Feature: XML & Localization

XML - Revolutionizing Language Translation

The Internet has spawned an abundance of new terms and software languages. Many of you would already be aware of languages such as HTML (Hyper Text Mark-Up Language) and Java Script. However, an important language for the translation industry is Extensible Mark-Up Language (XML).

XML is a set of rules for designing text formats that let you structure your data. XML is used to store any kind of structured information, and to enclose or encapsulate information in order to pass it between different computing systems that would otherwise be unable to communicate (HTTP://www.w3.org).

XML can be used for a wide variety of industries, but of main interest to us and our customers is how it is applied in the language industry.

It would take a lot more time to fully explain XML, but the most important aspect to know is that XML uses a series of Tags (also known as Keys, Nodes) which can describe the style, formatting, and other properties of the content. XML allows WorldLingo to quickly and efficiently extract all the localizable text and graphics from the source documentation and translate it. We then insert the translated content back into the XML file and return it to you. When you open the translated XML file in your editing environment all the formatting is retained.

It is important to note that some XML editing environments can only export in XML - but not read XML files back in. It is important to ensure your editing environment is capable of completing the XML "roundtrip".

The Benefits of XML
XML provides benefits to the Translator, but the big winner is the customer. In particular those customers with high volume translation needs e.g. software manuals, technical documentation, packaging, elearning, etc. Many clients are able to interface directly with WorldLingo from their content management system via XML. This type of integration greatly reduces the clients internal management and processing costs as well as the external translation cost.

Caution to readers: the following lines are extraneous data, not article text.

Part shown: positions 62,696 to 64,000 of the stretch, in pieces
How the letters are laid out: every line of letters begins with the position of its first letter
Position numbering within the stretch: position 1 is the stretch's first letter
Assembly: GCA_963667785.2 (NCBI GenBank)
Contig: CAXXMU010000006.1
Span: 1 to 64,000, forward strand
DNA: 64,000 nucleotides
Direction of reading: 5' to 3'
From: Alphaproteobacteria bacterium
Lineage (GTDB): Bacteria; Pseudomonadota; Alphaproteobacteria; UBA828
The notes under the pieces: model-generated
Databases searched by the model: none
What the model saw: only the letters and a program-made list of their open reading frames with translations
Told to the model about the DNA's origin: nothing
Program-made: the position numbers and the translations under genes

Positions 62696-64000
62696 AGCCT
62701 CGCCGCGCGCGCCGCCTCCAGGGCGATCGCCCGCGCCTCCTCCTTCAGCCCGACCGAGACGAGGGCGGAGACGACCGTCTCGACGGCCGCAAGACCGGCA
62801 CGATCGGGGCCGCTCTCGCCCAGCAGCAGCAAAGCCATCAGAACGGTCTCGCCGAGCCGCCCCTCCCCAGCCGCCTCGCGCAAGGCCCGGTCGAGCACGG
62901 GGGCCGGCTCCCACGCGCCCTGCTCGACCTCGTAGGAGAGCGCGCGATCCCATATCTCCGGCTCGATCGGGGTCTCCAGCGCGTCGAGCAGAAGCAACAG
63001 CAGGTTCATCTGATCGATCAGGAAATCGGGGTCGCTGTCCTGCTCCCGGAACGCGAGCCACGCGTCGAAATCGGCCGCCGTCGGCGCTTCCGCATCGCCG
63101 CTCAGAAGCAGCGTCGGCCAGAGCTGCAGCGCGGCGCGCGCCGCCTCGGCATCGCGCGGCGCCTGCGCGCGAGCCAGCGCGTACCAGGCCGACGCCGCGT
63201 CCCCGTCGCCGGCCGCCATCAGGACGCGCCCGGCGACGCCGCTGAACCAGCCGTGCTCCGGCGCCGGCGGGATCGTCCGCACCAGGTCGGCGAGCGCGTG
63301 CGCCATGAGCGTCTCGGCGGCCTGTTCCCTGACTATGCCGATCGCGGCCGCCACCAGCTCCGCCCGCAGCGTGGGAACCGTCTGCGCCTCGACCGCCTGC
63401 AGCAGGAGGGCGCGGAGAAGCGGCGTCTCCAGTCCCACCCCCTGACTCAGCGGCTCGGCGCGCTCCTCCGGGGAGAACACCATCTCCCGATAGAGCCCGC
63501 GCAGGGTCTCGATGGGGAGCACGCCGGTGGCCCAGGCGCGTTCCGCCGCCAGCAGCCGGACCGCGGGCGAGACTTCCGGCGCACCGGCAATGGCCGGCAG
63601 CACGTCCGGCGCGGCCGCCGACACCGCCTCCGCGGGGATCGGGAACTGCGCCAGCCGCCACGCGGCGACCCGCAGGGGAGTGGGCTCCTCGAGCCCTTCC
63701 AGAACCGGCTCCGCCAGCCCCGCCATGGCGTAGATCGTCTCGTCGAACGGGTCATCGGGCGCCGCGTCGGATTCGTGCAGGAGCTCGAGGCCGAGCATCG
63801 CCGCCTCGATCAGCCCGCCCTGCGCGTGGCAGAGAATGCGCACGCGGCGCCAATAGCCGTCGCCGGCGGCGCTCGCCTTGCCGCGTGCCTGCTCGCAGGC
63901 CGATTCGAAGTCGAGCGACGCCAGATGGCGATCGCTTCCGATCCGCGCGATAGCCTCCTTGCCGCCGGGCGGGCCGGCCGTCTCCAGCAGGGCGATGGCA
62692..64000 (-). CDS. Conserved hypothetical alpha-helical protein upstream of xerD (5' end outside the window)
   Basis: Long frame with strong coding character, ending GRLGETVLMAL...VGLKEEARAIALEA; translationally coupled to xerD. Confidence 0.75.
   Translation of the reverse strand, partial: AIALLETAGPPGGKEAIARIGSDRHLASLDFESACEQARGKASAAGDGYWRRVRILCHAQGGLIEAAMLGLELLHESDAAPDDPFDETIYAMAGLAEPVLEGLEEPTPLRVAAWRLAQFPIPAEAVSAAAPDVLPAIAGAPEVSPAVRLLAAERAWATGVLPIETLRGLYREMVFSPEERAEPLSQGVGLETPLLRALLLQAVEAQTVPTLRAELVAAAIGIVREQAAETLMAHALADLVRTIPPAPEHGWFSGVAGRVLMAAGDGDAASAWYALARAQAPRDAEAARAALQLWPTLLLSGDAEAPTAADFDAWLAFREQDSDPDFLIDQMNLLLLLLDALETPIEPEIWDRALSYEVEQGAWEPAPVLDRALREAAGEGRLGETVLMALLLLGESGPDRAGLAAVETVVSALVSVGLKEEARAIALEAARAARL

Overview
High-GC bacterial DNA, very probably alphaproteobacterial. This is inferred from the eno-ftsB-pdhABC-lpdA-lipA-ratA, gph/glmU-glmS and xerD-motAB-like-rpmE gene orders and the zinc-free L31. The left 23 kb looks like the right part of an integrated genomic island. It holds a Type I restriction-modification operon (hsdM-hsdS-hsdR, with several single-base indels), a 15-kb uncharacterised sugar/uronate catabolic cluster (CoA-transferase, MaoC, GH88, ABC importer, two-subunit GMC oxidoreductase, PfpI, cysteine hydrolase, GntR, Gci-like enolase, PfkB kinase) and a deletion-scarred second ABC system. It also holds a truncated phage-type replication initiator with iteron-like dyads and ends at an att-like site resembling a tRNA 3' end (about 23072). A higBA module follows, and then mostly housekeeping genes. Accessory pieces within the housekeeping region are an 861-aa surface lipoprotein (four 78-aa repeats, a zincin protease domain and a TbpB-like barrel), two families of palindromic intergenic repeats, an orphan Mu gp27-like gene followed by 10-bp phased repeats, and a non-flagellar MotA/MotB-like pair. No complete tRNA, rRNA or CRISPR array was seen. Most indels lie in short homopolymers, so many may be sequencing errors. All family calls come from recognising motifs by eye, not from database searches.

Therefore, using XML files will deliver the benefit of a fast turnaround time and a reduction in the cost of translation (particularly if Translation Memory is utilized).

What you need to do
The first thing you need to do is make sure your editing environment allows you to import and export content in XML format. Some choices include:

(a) EPIC (Abortext)
(b) Framemaker (Adobe)
(c) InDesign
(d) Word 2002

Even if you do not plan to use XML at the moment, you should consider your future translation needs when purchasing new editing software.

For more information on how you can work with WorldLingo using XML, please contact us.